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Rockeries and Alpine Plants | A Summer Project

Summer is upon us, and that often means spending a lot more time enjoying your garden. It also provides more opportunities to work in it. It may be a good time to start a fun and interesting new garden design project. One that will add some stunning floral beauty to your garden. A rockery can be just the ticket for you to enjoy on those sunny summer days, and rockeries can be fun to create. They provide a base to keep gorgeous alpine plants that can give you small, attractive bursts of floral colour.

alpine rockeries

Rockery with Alpine Plants

A rockery can be built straight into your garden. For the same beautiful effect on a hard surface like a patio or deck, create one in a large planter. Here are some tips to help you build a beautiful rockery as a fun summer garden project.

Rockeries Work Best in the Sun

Alpine plants are known for being hardy little things, but they still thrive best with abundant sun exposure. Make sure your planned spot for your rockery is not in the shade. Trees, hedges, walls or other features, will minimise their direct sunlight and rob their success rate. As you design your rockery, look to have the plants facing south and west. As a result, this will help ensure that they get the most sun and grow at their optimum.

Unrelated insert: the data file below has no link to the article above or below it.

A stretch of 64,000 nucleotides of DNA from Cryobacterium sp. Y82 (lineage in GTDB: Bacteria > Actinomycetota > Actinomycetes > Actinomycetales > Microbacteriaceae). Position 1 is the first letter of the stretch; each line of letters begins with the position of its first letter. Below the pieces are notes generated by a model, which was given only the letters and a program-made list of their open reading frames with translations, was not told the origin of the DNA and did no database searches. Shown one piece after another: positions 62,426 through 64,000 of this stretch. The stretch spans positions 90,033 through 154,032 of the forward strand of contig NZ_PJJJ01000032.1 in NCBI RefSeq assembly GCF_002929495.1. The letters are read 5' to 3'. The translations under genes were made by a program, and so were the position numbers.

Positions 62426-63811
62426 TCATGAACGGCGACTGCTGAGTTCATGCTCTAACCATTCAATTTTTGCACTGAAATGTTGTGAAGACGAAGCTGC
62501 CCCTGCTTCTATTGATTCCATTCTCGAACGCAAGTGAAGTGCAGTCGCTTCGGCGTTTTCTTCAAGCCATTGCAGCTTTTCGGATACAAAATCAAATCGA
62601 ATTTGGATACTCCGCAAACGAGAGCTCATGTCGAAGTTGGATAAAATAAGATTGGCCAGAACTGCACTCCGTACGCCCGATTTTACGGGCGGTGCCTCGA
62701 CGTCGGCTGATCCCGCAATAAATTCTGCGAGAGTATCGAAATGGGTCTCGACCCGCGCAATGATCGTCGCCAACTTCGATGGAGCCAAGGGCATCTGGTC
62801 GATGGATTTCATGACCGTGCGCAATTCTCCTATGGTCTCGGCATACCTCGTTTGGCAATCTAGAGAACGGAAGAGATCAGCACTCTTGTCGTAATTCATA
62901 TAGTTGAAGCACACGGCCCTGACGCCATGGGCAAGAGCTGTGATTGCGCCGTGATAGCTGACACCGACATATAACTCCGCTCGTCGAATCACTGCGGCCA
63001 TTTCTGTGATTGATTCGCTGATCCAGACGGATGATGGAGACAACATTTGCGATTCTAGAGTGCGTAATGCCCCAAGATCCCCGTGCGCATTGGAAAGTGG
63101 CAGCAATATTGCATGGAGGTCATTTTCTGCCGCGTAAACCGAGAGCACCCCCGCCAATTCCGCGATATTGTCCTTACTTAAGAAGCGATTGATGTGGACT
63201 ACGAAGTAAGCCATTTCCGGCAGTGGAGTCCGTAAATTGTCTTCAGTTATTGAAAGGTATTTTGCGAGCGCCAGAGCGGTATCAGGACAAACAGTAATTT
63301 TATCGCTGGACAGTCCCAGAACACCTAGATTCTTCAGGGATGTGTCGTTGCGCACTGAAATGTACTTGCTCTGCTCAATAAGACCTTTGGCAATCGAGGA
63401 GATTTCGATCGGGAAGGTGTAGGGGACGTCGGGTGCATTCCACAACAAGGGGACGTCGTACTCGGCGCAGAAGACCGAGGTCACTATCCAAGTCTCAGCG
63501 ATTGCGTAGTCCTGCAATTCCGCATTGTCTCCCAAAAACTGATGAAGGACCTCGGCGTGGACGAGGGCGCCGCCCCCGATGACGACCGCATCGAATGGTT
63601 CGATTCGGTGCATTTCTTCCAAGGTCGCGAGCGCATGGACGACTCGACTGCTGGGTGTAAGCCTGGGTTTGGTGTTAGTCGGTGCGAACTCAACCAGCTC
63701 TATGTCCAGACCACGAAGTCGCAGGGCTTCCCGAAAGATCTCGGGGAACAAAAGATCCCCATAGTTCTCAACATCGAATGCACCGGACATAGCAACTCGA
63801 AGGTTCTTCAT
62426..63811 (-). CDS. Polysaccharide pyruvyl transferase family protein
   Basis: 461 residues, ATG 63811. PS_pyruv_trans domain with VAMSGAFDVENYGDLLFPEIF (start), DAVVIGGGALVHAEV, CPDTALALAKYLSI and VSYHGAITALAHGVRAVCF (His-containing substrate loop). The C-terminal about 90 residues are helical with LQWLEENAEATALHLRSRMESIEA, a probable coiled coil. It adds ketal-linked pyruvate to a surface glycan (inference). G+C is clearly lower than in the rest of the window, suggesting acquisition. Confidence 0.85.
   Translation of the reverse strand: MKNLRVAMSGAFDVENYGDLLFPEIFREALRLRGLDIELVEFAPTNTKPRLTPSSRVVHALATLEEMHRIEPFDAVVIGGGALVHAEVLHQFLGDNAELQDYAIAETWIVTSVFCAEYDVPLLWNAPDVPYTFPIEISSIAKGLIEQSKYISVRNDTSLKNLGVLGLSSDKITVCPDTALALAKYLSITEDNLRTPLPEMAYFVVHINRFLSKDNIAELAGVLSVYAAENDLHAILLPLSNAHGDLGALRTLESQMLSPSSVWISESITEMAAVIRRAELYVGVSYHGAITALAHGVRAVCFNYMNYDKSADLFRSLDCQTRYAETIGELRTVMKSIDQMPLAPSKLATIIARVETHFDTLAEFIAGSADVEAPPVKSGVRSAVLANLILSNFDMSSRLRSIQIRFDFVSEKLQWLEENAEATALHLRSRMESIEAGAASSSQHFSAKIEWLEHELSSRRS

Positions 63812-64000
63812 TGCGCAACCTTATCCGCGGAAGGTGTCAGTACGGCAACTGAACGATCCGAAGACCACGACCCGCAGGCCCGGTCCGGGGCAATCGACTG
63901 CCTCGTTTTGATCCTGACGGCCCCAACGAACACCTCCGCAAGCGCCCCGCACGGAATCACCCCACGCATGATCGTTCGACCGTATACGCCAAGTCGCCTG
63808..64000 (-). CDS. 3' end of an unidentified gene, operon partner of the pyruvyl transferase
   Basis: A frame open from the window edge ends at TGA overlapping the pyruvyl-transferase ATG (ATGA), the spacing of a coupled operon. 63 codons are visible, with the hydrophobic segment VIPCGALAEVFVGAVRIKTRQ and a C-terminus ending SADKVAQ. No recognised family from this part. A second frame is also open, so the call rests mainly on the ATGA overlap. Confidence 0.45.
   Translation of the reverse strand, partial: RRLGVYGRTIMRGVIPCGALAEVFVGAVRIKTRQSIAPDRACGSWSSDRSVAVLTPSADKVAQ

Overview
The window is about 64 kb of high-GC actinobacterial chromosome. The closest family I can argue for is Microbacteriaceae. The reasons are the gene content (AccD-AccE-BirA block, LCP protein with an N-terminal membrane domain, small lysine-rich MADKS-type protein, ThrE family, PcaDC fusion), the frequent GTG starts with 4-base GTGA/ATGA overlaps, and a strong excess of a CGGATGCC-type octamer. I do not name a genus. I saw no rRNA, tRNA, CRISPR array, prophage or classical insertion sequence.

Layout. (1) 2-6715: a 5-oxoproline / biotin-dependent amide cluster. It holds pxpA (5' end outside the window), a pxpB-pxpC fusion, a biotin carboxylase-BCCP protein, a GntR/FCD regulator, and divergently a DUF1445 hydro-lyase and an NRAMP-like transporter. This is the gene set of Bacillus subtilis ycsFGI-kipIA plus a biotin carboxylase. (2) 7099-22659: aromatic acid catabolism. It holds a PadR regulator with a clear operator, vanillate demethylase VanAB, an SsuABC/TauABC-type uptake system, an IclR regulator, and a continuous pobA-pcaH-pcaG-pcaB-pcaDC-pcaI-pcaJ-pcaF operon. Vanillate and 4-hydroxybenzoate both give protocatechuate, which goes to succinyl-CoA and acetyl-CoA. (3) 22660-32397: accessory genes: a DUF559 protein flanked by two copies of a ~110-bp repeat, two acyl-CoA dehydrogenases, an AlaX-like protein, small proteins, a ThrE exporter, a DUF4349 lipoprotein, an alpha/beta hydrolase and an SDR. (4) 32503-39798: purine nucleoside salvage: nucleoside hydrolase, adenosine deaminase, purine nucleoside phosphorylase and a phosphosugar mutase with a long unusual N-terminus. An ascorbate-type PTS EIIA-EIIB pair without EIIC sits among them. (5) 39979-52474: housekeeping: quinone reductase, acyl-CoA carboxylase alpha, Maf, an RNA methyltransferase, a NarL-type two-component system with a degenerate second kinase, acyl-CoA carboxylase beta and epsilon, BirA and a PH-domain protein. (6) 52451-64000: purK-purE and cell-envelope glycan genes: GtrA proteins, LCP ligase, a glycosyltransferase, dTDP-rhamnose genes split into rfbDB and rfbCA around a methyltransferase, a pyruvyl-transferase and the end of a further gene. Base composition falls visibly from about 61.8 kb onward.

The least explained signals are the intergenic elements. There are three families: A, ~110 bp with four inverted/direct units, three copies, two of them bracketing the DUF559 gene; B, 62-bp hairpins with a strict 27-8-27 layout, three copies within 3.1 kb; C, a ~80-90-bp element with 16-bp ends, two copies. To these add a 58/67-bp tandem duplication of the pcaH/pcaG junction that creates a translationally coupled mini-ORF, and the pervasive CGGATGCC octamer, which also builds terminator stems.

Choosing and Placing Your Rocks

The rocks you use in a rockery are not just to create the right kind of environment for alpines to grow at their best, but also to create your structure and the beautiful look of the rockery feature. It can be a good idea to use local stones, and you may also be able to source some lovely reclaimed stones that can give your rockery a unique look. Start with the largest stones and partially submerge them in your ground or container, filling in around them with a gravelly soil that your alpines will take root in. Building your rockery and getting the perfect configuration of stones to get a great look that offers stability can take a bit of trial and error, but it can also be a lot of fun!

Growing Alpines in Containers

If you want to create a display of pretty alpines without building a rockery, or creating a rockery in a large container, you also have some other options. Terracotta pots and special alpine pans can be ideal for showing off these lovely plants. You can also make beds of them in troughs, sinks and other containers. Also, the important thing is to have rocky material in the base, and gravelly soil to replicate their natural habitats.

So, alpines can make a beautiful addition to your garden this summer. Building rockeries or a container display for them can be an interesting project if you are feeling green fingered!

This is a guest post on behalf of Carpenter’s Nursery in the UK. You can find everything you need to get started your alpine rockery project here.

Photo Credit: wallygrom Flickr via Compfight cc

This post came from Gardening Tips ‘n Ideas – Gardening tips and advice to help gardeners enjoy their gardens.


Rockeries and Alpine Plants | A Summer Project

Summer is upon us, and that often means spending a lot more time enjoying your garden. It also provides more opportunities to work in it. It may be a good time to start a fun and interesting new garden design project. One that will add some stunning floral beauty to your garden. A rockery can be just the ticket for you to enjoy on those sunny summer days, and rockeries can be fun to create. They provide a base to keep gorgeous alpine plants that can give you small, attractive bursts of floral colour.

alpine rockeries

Rockery with Alpine Plants